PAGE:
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Who owns the intellectual rights for the newly developed software if it was developed during the employee's free time? The developer was 1) working as full-time employee at university X in Western Europe and 2) there was no funding supporting development of this software either directly or indirectly. 3) the software capabilities fall into a general professional area of the employee and employment. 4) there is only one developer of the software.

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    This depends entirely on the employment contract of the individual concerned, and their university's policies. We don't know any of those details. – David Richerby Feb 5 '16 at 18:00
  • @DavidRicherby That may be true, but the principles regulating the situation are fairly generic, so it is answerable in that general light. – jakebeal Feb 5 '16 at 19:08
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    @jakebeal It's only answerable generically in the sense that the answer is "This depends entirely on the employment contract of the individual concerned, their university's policies, and the legal system in force." – David Richerby Feb 5 '16 at 19:11
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    Did you use any university equipment while developing the software? Computers, servers, network, etc.? That muddies the water. So does the fact that the software is at least thematically linked with your general employment. – mkennedy Feb 5 '16 at 21:20
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Like Simon W said, it depends on the contract who owns the copyright. This document about software copyright explains it quite clearly:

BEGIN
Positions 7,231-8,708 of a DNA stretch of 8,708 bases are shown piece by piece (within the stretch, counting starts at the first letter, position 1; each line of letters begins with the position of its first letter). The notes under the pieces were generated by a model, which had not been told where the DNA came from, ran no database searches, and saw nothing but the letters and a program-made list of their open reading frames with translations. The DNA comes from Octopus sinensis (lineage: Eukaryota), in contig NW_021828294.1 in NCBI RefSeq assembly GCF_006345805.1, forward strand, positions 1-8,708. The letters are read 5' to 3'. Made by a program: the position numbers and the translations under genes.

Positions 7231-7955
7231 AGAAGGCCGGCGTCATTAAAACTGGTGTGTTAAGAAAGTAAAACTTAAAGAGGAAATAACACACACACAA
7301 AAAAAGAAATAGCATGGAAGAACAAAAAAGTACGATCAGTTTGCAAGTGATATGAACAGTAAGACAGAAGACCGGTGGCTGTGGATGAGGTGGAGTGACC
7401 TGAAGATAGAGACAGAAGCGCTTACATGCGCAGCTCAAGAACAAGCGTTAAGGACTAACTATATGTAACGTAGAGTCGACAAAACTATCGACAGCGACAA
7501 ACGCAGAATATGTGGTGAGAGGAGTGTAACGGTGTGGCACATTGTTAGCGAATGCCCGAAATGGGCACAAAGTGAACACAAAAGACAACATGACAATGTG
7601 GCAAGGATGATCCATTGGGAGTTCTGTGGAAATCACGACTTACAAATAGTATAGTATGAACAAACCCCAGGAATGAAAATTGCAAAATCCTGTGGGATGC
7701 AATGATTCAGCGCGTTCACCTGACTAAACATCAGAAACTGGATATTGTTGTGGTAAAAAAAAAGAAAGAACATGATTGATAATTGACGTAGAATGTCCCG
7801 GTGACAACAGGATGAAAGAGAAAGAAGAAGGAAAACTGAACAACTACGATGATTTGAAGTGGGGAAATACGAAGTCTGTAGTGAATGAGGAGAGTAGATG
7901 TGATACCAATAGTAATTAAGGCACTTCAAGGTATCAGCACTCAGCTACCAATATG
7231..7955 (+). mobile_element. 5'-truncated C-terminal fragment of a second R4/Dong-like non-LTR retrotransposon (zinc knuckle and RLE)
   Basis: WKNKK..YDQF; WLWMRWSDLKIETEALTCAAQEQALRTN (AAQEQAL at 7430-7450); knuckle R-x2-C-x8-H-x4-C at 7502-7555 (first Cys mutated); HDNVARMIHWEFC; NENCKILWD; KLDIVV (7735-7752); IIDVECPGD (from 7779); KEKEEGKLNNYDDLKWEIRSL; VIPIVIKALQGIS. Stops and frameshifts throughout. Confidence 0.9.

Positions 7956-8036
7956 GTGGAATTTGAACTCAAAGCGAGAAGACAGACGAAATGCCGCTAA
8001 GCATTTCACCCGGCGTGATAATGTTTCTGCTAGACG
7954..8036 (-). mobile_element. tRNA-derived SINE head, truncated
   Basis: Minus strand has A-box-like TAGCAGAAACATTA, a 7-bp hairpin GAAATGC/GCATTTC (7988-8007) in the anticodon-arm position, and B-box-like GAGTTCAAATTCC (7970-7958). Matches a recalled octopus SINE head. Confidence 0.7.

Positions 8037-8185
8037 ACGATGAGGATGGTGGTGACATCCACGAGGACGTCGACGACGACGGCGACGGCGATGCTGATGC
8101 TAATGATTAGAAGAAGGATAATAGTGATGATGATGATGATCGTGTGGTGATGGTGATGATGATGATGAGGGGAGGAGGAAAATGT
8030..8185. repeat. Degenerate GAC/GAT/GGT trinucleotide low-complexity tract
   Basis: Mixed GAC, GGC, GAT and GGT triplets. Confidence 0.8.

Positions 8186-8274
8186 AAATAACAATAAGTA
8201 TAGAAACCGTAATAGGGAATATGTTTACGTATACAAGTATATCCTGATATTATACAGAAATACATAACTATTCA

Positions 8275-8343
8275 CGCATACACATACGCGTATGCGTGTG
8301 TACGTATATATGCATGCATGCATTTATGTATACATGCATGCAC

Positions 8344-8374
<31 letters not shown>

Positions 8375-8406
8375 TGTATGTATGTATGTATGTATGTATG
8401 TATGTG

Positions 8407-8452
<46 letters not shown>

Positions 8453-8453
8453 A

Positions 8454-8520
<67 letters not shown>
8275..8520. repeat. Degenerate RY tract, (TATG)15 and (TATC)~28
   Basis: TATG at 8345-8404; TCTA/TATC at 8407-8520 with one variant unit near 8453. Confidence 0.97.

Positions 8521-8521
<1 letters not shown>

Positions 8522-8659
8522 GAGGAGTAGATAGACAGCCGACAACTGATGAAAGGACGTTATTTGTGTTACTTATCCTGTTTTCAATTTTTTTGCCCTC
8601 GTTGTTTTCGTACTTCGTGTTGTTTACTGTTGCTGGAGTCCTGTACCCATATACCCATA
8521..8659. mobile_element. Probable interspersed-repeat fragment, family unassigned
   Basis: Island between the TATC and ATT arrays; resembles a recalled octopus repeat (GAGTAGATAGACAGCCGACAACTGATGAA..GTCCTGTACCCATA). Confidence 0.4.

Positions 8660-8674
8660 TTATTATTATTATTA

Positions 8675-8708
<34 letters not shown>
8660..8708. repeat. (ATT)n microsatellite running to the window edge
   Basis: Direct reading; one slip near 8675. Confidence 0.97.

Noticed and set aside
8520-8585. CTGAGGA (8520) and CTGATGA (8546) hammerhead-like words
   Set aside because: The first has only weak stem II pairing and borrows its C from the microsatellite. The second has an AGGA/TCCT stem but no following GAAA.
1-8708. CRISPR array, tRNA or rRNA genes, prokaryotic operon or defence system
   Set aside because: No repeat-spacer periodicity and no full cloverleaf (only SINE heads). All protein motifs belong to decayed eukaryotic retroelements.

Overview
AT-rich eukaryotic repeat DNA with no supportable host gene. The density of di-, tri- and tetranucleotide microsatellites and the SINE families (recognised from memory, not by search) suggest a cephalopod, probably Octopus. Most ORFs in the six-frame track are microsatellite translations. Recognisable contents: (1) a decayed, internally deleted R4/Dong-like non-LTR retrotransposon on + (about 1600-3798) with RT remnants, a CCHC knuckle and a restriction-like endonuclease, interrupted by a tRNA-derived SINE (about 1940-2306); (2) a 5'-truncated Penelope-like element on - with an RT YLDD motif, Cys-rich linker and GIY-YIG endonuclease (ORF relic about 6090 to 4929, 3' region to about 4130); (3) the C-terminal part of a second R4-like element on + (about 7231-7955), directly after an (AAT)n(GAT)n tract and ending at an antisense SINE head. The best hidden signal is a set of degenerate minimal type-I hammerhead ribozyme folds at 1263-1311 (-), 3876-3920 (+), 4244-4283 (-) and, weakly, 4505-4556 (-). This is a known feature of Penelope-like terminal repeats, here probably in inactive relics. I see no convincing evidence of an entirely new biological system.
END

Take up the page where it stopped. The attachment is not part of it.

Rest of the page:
Generally speaking, the programmer who writes the program owns the rights. Where there is more that one programmer, the Directive provides for co-ownership.

There is one major exception: where the programmer creates the program in the course of employment, the employer owns the rights, unless there is a contrary agreement between the programmer and the employer. (The programmer will nonetheless retain the so-called "moral rights": see section H of the briefing paper entitled Software Copyright and the Computer Programmer.)

The contract could contain something like (as discussed in this related question):

I confirm that any designs, programs, software, discoveries, ideas, improvements, or any other intellectual property or proprietary information of any kind developed by me while employed by [company] shall vest in [company] immediately upon creation and shall remain the property of [company], and I shall have no financial, ownership, moral or other rights of any kind in such intellectual property or proprietary information.

In that case, the copyright is theirs, however I doubt that a university will put this in a contract.

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The developer should check their contract of employment. Usually, what they do in their free time should be theirs - but some companies do try to claim ownership of everything that their employees produce.

If there is nothing in the contract of employment (or other agreement) stating otherwise, then the developer owns copyright on their work.

NB I am not a lawyer, this should not be considered as legal advice.

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  • Even if there is something your contract regarding ownership of work done on your own, it may not hold up in court. – Ric Feb 5 '16 at 17:41
  • @Ric, can you cite precedents for your claim? – vonbrand Feb 6 '16 at 1:23
  • @vonbrand Only that contracts can violate national and local laws and do not take precedent over those laws. – Ric Feb 7 '16 at 1:56

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